gentleman seems to know a lot about these ducal matters, I will be


fascinated by the reply! One of the tasks that we will have, and the


honourable gentleman is right, when we leave the European Union, is to


decide what support is provided to agriculture as we are outside of the


Common Agricultural Policy. We are taking the interest of all parts of


the UK into account when we look into what the system should do in


the future. A Hampshire Nice, Sir Gerald Howarth! Last weekend, the


Secretary of State for Defence made a very welcome visit to Ukraine,


where he said that freedom and democracy are not tradable


commodities. As we mark the 25th anniversary of relations between our


two partners, could I invite my right honourable friend to declare


the support of the UK for the maintenance of an independent


sovereign state in Ukraine, which has been subjected to the most


outrageous annexation of part of its providence by Russia? I am very


happy to join my honourable friend in confirming our commitment to the


independent sovereign state of Ukraine. The Foreign Secretary has


been doing a lot of work with other Foreign Ministers on this particular


issue, we provide significant support to Ukraine, and I hope soon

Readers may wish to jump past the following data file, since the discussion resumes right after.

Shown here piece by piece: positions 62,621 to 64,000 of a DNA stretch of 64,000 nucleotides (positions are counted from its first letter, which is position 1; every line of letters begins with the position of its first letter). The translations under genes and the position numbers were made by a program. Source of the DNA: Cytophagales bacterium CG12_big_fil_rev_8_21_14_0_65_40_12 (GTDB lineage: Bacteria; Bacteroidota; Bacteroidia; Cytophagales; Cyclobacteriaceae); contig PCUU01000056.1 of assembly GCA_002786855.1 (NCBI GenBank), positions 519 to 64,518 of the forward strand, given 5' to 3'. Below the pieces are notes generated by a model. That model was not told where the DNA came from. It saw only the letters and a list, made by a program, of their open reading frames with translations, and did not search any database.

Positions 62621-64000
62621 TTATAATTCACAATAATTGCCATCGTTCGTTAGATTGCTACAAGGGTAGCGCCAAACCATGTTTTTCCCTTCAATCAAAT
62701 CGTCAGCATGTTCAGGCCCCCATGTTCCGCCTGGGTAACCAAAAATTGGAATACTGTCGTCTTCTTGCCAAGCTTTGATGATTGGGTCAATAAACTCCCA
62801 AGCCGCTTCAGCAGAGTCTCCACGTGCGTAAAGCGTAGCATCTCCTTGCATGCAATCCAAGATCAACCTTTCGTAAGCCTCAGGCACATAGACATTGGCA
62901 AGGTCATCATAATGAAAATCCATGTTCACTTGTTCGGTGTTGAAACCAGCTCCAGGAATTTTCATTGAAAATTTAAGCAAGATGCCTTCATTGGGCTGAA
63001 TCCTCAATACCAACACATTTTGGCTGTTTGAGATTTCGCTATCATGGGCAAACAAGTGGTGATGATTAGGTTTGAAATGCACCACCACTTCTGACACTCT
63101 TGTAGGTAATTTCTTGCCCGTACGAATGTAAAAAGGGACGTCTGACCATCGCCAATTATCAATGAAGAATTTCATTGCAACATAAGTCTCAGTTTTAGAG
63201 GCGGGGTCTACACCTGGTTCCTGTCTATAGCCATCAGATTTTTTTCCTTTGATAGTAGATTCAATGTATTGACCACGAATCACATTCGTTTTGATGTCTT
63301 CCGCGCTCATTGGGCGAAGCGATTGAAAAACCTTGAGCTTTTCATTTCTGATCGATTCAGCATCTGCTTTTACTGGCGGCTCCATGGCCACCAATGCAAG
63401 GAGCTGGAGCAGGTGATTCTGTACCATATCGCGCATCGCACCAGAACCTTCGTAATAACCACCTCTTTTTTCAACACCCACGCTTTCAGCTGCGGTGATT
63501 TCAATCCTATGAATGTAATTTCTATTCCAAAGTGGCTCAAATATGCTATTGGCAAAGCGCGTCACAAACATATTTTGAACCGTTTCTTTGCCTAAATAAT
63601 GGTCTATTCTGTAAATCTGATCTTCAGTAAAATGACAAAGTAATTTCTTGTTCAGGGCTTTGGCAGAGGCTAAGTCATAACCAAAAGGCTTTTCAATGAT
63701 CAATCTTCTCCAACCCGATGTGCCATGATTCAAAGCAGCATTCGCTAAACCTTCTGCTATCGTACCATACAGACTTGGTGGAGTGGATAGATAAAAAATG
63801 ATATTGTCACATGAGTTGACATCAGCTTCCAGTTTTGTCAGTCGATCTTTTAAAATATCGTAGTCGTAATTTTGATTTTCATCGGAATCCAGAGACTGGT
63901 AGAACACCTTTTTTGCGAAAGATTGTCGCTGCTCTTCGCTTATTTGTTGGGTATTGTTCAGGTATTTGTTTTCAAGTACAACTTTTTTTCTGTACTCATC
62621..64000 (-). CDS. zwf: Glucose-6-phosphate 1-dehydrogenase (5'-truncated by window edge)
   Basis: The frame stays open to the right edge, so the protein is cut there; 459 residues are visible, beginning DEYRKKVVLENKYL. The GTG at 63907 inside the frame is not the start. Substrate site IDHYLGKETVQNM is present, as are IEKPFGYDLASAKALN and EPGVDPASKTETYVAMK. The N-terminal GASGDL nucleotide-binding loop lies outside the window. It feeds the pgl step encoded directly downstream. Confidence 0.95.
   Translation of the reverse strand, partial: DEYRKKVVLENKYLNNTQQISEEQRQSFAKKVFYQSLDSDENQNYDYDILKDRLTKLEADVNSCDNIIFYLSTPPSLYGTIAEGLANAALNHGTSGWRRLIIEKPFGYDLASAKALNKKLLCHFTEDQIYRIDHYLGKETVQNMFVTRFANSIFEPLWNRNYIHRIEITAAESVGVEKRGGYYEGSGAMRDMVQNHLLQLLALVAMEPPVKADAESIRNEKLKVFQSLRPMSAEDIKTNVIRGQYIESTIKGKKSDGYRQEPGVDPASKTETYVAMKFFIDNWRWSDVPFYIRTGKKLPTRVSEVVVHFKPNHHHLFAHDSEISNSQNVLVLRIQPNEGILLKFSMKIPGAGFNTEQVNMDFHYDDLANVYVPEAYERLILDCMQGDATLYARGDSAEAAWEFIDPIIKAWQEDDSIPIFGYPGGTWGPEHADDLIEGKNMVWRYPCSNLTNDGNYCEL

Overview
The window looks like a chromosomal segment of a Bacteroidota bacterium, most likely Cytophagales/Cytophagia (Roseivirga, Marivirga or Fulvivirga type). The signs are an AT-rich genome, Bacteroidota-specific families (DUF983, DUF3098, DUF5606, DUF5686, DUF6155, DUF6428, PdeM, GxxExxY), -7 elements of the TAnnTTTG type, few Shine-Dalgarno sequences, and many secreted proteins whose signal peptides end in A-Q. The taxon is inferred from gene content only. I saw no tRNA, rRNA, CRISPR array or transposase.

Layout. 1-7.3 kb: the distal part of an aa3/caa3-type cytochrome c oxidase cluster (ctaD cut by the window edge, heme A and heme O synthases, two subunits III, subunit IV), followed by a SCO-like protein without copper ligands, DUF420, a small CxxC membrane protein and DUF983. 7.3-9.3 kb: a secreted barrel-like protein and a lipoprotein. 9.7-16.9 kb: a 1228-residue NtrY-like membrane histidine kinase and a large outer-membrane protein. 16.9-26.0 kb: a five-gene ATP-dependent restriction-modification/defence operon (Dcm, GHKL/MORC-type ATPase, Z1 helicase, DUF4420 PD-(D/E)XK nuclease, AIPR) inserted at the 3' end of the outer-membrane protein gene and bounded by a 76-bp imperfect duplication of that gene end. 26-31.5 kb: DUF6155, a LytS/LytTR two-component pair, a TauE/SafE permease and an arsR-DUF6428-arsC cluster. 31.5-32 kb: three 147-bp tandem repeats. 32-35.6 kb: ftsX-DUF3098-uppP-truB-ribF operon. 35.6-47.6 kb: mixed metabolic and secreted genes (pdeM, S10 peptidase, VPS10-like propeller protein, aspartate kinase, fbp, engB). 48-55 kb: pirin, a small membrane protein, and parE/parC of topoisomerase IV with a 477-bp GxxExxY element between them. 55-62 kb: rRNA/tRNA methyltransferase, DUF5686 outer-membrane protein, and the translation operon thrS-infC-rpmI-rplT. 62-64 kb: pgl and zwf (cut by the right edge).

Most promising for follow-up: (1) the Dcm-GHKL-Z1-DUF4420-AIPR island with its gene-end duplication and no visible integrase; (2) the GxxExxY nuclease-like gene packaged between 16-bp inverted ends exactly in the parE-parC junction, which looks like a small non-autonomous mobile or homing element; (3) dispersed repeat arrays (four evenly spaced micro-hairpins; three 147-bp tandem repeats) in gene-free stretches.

to be up to meet the president and talk about the support we provide.


Pat McFadden. Last week the Prime Minister said that Parliament would


get a vote on the final deal between the UK and the European Union. Kuqi


set out what would happen if Parliament said no to the terms of


that deal? -- could she set out. Would she negotiate an alternative


deal, or would no deal option be falling back on WTO rules, which


mean 10% tariffs on cars, 20% on food and trick, and a host of other


barriers to trade, investment and prosperity in the UK? Prime


Minister. As I also said in my speech, I expect we will be but to


negotiate a good deal in terms of trade with the European Union,


because it would be in our interests and those of the European Union as


well. There will be a vote on the deal for this Parliament, but then,


if this Parliament is not willing to accept a deal that has been decided


and agreed by the United Kingdom Government with the European Union,


I have said that if there is no deal, we will have to fall back on


other arrangements. Mr Speaker, a great pleasure to welcome my


honourable friend the Prime Minister and her Cabinet to Khazri earlier


this week, and I welcome the Government industrial strategy to


bring high skill, high wage jobs to close the North-South divide, and


the message is that Britain is open for business. I and the whole


Cabinet were very pleased to be able to visit, pleased to be able to sit


down and meet with small businesses on that particular site to hear the


support they have for what the Government is doing in the


industrial strategy. Britain is open for business, we will be trading


around the world, a global leader in free trade, bringing jobs, economic


growth and prosperity to every part of this country. Thank you, Mr